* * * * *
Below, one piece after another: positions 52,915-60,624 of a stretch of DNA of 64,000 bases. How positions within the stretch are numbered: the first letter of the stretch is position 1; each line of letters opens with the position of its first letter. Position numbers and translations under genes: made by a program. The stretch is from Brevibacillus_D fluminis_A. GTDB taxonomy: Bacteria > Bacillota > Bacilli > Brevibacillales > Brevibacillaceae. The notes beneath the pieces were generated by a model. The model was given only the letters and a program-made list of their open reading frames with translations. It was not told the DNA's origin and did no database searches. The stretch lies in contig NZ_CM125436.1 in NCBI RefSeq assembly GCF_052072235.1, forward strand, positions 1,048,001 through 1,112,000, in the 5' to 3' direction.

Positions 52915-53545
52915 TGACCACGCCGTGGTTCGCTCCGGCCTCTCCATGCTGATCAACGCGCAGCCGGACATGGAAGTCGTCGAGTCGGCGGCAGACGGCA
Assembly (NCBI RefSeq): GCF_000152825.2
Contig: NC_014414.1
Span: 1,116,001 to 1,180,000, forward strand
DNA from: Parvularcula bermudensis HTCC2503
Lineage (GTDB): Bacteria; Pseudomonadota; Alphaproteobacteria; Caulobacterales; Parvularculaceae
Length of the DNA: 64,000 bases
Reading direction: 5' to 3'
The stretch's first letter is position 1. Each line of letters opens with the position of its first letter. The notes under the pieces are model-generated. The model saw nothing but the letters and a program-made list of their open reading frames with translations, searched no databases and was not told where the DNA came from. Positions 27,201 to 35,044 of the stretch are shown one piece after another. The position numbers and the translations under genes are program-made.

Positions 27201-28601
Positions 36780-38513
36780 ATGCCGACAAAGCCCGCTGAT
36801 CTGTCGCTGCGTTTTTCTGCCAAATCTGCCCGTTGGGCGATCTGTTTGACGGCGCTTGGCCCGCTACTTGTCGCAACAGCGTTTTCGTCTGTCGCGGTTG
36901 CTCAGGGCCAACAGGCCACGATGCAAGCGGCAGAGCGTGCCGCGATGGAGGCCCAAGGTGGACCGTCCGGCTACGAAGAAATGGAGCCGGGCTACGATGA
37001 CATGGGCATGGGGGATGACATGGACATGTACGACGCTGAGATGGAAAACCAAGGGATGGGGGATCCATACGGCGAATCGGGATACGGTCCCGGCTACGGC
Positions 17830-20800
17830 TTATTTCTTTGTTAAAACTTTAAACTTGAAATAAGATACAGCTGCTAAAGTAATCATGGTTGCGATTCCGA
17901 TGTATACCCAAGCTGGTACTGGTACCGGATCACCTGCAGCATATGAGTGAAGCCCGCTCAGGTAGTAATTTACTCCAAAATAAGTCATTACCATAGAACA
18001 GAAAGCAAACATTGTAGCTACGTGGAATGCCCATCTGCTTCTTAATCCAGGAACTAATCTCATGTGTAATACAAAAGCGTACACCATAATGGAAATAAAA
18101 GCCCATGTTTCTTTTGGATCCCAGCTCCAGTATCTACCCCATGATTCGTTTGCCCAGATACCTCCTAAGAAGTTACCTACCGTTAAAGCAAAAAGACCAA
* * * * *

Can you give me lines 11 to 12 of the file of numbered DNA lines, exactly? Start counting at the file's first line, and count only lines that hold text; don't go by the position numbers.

The stretch's first letter is position 1. Each line of letters opens with the position of its first letter. The notes under the pieces are model-generated. The model saw nothing but the letters and a program-made list of their open reading frames with translations, searched no databases and was not told where the DNA came from. Positions 27,201 to 35,044 of the stretch are shown one piece after another. The position numbers and the translations under genes are program-made.

Positions 27201-28601